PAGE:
Artist Luis Cruz Azaceta at the New Orleans Museum of Art

Notice the poor little man splashing around near the bottom of Luis Cruz Azaceta's painting "Swimming to Havana." Even if he were to somehow escape the high cement walls of the angular pool of water that contains him, he'd still be trapped in the maze of jagged abstract shapes that twine around the edges of the canvas. There's no way out. Not physically. Not psychologically.

Azaceta, 67, sees the 90 miles of shark-infested ocean between the United States and his native Cuba as a watery Berlin Wall. For 50 years, many Cubans on the island have longed to cross over to a new life in the United States, and many Cuban exiles in this country have pined to return to the home they once knew. For well-known political reasons, the trip is very difficult, in either direction.

Azaceta said that for some, the desire to flee or to return "becomes like a mental trip, like a dream."

He tries to capture that sense of unreality in his work.

On a cold morning last week, Azaceta gave a tour of his Tchoupitoulas Street studio as he prepared for a pair of exhibitions: "Swimming to Havana, " which goes on display today in the Great Hall of the New Orleans Museum of Art, and "Exile Fifty, " which opens at Arthur Roger Gallery on Jan. 9.

It was a visual feast.

Azaceta is an award-winning artist whose work is in the collections of the Museum of Modern Art, The Whitney Museum of American Art and The Metropolitan Museum of Art in New York, plus 60 other museums across the world. He has never allowed himself to be tied to one medium or another. He can be a color-crazy abstract painter, a wildly inventive junk sculptor, or a master collage maker who specializes in grids of snapshots.

"Once the work becomes mechanical, then I stop right there, " he said of his mercurial style. "Because I like to be surprised and engaged by the process of the work."

He's also the creator of many unflattering self-portraits. The desperately swimming man in the prison-like pool; that's Azaceta. All of the tiny, mournful figures that haunt his canvases are him, too.

He says he doesn't include self-portraits "as a narcissist to display myself, but as a vehicle to convey certain political and social conditions; an actor playing different roles. I can make a self portrait as an aggressor or a victim."

Azaceta's works always have a distinct political edge. Over the years his subjects have included the plight of the poor, the AIDS epidemic, the post-Katrina social meltdown, the loss of cultural treasures during the Iraq War, and time and again, the Cuban-American experience.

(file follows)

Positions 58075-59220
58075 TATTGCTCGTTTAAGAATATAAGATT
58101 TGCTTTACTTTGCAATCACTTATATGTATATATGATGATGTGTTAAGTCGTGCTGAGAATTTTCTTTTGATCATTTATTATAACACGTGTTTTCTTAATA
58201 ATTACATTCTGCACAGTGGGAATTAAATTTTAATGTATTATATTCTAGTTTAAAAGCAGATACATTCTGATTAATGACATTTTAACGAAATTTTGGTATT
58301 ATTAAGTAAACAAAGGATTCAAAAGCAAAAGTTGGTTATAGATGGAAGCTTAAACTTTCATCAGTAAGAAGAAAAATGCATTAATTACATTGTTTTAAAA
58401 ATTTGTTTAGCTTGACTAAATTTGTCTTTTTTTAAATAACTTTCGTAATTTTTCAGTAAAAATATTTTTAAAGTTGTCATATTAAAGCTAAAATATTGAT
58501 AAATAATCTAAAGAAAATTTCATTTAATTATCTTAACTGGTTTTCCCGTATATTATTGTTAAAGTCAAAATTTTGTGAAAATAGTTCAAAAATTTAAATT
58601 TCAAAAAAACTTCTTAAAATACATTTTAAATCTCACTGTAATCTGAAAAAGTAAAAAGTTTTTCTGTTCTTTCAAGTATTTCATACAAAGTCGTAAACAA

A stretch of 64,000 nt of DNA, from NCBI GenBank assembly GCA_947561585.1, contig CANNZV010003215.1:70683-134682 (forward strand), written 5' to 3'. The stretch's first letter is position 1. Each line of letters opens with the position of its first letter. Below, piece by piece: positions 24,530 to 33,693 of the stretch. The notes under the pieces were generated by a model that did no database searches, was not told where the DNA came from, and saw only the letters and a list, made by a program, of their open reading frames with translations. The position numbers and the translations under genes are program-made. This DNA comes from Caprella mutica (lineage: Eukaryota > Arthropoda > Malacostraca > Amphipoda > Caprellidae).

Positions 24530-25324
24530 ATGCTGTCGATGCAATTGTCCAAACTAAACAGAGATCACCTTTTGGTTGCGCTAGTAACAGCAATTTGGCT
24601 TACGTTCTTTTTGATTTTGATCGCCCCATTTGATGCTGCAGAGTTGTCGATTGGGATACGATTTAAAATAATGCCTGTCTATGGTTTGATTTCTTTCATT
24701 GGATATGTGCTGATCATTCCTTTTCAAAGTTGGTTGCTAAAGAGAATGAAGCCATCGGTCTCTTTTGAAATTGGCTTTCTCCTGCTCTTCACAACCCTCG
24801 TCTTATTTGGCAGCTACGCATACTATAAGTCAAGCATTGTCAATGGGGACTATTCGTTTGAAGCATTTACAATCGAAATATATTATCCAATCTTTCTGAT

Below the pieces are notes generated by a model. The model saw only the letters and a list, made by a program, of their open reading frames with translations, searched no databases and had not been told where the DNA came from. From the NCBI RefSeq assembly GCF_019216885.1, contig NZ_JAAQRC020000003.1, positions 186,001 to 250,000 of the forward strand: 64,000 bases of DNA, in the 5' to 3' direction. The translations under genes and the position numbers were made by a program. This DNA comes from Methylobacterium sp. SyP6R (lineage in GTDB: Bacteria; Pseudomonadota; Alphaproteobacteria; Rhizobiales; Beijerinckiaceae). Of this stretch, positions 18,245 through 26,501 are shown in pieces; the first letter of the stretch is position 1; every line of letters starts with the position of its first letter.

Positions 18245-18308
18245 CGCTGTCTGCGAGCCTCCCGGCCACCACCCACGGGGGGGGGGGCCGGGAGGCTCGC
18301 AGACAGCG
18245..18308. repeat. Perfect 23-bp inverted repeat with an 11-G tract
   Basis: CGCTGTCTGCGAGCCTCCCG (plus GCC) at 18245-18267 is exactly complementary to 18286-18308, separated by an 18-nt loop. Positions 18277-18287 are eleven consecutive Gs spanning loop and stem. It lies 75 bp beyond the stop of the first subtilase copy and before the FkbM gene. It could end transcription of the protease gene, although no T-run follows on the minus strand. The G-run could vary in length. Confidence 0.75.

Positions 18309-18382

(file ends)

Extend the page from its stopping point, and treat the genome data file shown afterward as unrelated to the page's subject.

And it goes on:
But he often tempers his artistic outrage with touches of droll wit.

"That little ingredient of humor gives my work a little punch, " he said.

In one painting he used a flying saucer to wryly satirize America's fear of alien immigrants. In another he dreamily coated the surface of the map of Cuba with a continuous layer of cotton balls, as if it were a cloud -- though he points out that the cotton could imply both injury and slavery as well. In still another, he ironically depicted suffering Cuban refugees aboard a fleet of makeshift boats, bobbing around in an enormous, sinister-looking bath tub.

Azaceta left Cuba as a teenager in 1960. He moved to New York, where he eventually attended the renowned School of the Visual Arts. His fiery style made him a star among the expressionist painters that dominated the 1980s art scene, such as Francesco Clemente, Sandro Chia and Anselm Kiefer. In 1992, he and his New Orleans-born wife, artist Sharon Jacques, resettled in the Crescent City. Azaceta has been a regular in major local exhibits since, from a large-scale solo exhibit at the Contemporary Arts Center in 1993, to the New Orleans Museum of Art's New Orleans Triennial in 1997, to Prospect.1 New Orleans in 2008.

Azaceta tried to visit Cuba to attend an art exhibit in 2000, but he was denied entry. In 2010, it will be 50 years since he's seen his birthplace -- hence the title of his upcoming Arthur Roger Gallery exhibit.

Does political art make a difference?

Azaceta believes it does.

"It's to create a consciousness in the viewer, " he said. "I hope that people will understand. The Cuban refugees going across the ocean -- people don't understand the circumstances. If I create a picture of that, it creates a certain understanding. If you reach a few people, that's the point of making art."

Azaceta's exhibits are part of Si Cuba, a celebration of Cuban art, music and culture that will take place in several Crescent City museums and galleries from January to April 2010.

By Doug MacCash / The Times-Picayune